So I’m suddenly feeling a little ashamed. I’ve been acting like a spoiled brat.
I don’t think it’s any secret that I am reluctant to face change, especially where my children are concerned. I look to the next few years when they will be leaving the nest with a mixture of fear and sadness for years that have passed too quickly. So it’s probably no surprise that over the past few days, since I learned that Brad won’t be coming home for Christmas, I’ve been wallowing in a vat of self-pity. I’d convinced myself that my 21 year-old son not coming home for the year’s biggest holiday, in combination with my husband’s having to work a 12-hour shift on said holiday was justification for an extended pity-party. And believe me, I was partying.
I hadn’t actually heard from Brad that he wasn’t planning to be home for Christmas. It was Mark who had informed me of this plan after he had talked with Brad’s girlfriend, Heather. A part of me was holding out hope that once I talked to Brad, he would inform me that it was all a big misunderstanding. So while driving to bowling last night, I dialed up Brad. (Kids, do as I say. Not as I do. You should not drive and dial a cell phone at the same time. Thank you.) So Brad answered and I tried to be very casual about my call, asking him when he’d be home for Thanksgiving and then also very casually asking, “And you’re spending all of Christmas with Heather’s family?”
He very nonchalantly told me that was correct. (He clearly had no idea he was breaking my heart and that my heart has no sense of fairness or logic. Heather spent all of Christmas last year with us. It’s her family’s turn. But my heart doesn’t grasp that concept.) I gave none of this away as I said, “But you’ll be coming back for New Year’s and spending a few days at home, right?”
“Well….,” came the reply.
“Well? Well??? What is with this well business?” I thought.
“That depends,” he continued. “I might have to get back to Fargo for work.”
Damn. I’d forgotten about his new job; the one I’d pushed him to get when he called home one too many times looking for money from us to fund a weekend hunting trip. We told him we were more than happy to pay for gas, groceries, rent and such. But with a third child heading toward college, if he wanted to hunt, he was going to have to pay the expenses himself. So he got a job.
Employers probably aren’t so willing to let their college student employees have a month off so they can go home to visit Mommy.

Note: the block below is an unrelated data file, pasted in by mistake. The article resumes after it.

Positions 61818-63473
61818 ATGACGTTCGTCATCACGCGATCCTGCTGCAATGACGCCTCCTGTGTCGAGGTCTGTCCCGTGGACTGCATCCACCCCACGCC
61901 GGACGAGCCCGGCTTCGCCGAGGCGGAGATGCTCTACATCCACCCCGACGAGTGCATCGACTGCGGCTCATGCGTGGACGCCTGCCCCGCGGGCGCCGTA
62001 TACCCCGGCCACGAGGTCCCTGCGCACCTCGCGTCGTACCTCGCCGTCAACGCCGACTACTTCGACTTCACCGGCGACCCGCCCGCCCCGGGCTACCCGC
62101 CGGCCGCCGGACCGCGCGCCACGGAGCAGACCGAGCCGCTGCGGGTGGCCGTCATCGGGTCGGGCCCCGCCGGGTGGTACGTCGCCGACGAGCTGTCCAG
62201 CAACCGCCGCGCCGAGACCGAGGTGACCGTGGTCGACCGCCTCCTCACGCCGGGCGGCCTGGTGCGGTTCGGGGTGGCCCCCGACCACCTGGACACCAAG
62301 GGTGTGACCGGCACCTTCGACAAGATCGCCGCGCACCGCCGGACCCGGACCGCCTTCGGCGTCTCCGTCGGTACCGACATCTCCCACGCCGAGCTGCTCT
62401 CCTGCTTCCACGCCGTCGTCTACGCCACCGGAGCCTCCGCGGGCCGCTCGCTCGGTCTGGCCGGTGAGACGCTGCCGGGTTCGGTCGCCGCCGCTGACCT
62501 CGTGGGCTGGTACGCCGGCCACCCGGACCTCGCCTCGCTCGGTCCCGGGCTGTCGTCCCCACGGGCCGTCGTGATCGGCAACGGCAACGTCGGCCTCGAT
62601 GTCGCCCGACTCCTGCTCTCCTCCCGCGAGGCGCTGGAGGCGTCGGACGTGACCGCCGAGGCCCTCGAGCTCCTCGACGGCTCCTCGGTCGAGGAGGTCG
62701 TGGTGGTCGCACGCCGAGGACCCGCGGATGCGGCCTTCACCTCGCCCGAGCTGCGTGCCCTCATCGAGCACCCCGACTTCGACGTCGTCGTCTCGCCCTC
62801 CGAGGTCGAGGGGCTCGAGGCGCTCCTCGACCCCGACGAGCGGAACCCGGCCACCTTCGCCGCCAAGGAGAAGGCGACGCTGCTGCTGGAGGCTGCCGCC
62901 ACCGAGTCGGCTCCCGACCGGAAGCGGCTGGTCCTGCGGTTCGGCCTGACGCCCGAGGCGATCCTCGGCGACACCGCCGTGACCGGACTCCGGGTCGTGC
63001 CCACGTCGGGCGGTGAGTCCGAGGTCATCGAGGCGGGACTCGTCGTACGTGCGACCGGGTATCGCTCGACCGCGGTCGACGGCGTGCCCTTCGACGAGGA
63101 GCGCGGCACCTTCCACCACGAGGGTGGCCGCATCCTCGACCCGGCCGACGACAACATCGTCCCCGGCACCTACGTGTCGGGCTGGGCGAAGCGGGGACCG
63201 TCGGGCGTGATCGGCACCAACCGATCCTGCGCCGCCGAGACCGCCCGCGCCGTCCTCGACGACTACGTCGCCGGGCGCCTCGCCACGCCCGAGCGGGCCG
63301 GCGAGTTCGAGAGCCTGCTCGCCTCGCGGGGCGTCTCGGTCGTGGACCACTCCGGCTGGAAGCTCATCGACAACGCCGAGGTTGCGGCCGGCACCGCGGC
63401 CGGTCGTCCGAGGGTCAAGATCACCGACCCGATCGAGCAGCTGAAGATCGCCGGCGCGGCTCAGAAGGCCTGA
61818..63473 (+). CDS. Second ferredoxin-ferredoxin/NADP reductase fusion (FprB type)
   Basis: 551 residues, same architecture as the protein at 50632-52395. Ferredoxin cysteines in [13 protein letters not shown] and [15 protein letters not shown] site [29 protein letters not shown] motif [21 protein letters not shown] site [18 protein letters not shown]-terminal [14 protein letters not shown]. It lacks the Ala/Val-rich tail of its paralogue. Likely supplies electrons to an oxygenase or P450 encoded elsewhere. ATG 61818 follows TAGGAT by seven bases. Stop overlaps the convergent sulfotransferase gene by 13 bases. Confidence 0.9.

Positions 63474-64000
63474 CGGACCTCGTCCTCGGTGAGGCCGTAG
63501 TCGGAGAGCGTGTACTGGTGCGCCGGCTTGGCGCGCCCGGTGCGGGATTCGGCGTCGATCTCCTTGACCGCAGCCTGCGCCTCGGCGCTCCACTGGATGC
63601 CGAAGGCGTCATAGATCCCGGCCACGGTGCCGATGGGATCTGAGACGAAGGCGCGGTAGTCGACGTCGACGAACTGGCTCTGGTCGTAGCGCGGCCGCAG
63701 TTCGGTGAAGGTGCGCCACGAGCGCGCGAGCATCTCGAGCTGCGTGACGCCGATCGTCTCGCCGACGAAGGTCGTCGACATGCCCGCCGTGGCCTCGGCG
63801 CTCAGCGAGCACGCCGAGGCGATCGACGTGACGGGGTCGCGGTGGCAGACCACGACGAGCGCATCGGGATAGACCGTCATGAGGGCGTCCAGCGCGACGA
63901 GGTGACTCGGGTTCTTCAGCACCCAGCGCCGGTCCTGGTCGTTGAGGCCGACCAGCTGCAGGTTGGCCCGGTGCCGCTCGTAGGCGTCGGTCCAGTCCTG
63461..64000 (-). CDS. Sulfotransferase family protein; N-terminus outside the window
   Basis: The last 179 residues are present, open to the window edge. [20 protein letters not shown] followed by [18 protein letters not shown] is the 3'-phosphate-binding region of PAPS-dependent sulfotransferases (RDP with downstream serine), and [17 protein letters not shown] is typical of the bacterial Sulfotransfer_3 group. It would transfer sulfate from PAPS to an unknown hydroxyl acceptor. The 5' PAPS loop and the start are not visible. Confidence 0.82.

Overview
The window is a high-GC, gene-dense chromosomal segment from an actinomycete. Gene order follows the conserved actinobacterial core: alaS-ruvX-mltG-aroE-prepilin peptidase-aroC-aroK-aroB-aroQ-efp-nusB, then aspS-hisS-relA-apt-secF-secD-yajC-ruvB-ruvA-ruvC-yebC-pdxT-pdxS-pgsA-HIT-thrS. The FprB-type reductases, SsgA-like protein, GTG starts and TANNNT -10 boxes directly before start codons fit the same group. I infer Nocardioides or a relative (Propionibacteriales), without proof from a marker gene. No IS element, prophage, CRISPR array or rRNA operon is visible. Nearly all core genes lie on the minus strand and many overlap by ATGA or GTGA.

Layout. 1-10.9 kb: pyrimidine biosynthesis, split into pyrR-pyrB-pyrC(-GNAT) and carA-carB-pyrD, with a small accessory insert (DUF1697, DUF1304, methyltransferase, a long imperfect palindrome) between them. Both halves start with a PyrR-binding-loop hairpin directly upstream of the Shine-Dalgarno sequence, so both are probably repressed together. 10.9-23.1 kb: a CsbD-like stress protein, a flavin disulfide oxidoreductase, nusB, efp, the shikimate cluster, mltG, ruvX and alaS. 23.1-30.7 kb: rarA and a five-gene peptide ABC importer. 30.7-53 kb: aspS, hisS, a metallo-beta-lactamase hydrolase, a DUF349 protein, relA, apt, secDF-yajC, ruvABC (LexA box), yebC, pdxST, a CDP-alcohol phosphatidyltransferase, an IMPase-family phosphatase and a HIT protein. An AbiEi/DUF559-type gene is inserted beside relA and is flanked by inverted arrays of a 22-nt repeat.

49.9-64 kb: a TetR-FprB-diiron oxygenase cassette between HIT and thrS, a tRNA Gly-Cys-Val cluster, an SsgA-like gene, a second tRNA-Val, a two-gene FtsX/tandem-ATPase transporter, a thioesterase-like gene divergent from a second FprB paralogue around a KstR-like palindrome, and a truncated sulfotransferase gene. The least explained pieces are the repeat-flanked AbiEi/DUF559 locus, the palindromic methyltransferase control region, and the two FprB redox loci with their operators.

I didn’t let Brad know how devastated I was. He has no idea what a big deal this is to me, just as when I was nineteen years old, I had no idea how hard it must have been for my parents when I preferred to spend Christmas in Texas with a boyfriend than at home. (Although, on Christmas Eve that year, I realized just how much I’d really rather have been at home.)
I hung up the phone with renewed sadness, appeased only for a short while by a few hours of bowling with the girls and a couple of beers.
A busy morning at work today kept me from thinking about it too much and then a conversation with a couple of coworkers sparked my indignation all over again at the unfairness of it all. I’m not sure where the conversation began, but it spanned parenting, and holidays, tradition and family dysfunction. And it fanned the flames of my pity party. While other families will spend Christmas together, dysfunctional or not, I will be spending yet another holiday without a husband and now without my oldest son!
As the conversation continued, one coworker described some very difficult years in her family’s life. She talked about how they had to make the decision to walk away from a secure job and a comfortable home. This decision was a life saving measure for an alcoholic husband who saw himself turning back to the bottle due to the stress of his job. They ended up living in a low-income apartment for several years with two teenage kids. My coworker was pointing out the irony of the situation while at the same time, a realization seemed to come over her and she said, “…but you know, those were some of the best years of my life. I learned some hard lessons and times were tough, but those were good years.”
Suddenly, I was very, very ashamed. I have several former coworkers who were recently laid off. There are people all over the country who are unemployed or underemployed with no relief in sight. I’ll bet most of them would gladly work or see their spouse off to work for 12 hours on Christmas day rather than face another week without a paycheck.
There are men and women in the military who give up their Christmases for the sake of not only their immediate families but for the entire country.
There are those whose loved ones won’t be with them on Christmas this year or ever again. They won’t wake up the day after Christmas knowing that their sons or husbands or daughters or wives will come walking through the front door again soon.
What right do I have to feel so sorry for myself? What message am I sending to my other two children when I make it seem as if Christmas isn’t worth celebrating if I can’t have it my way? So Christmas won’t be the same this year. It’s going to be different. I’m just going to have to figure out how to make it a good kind of different. It’s taken me a few days, but I’m over it now. Because I really don’t have it so bad.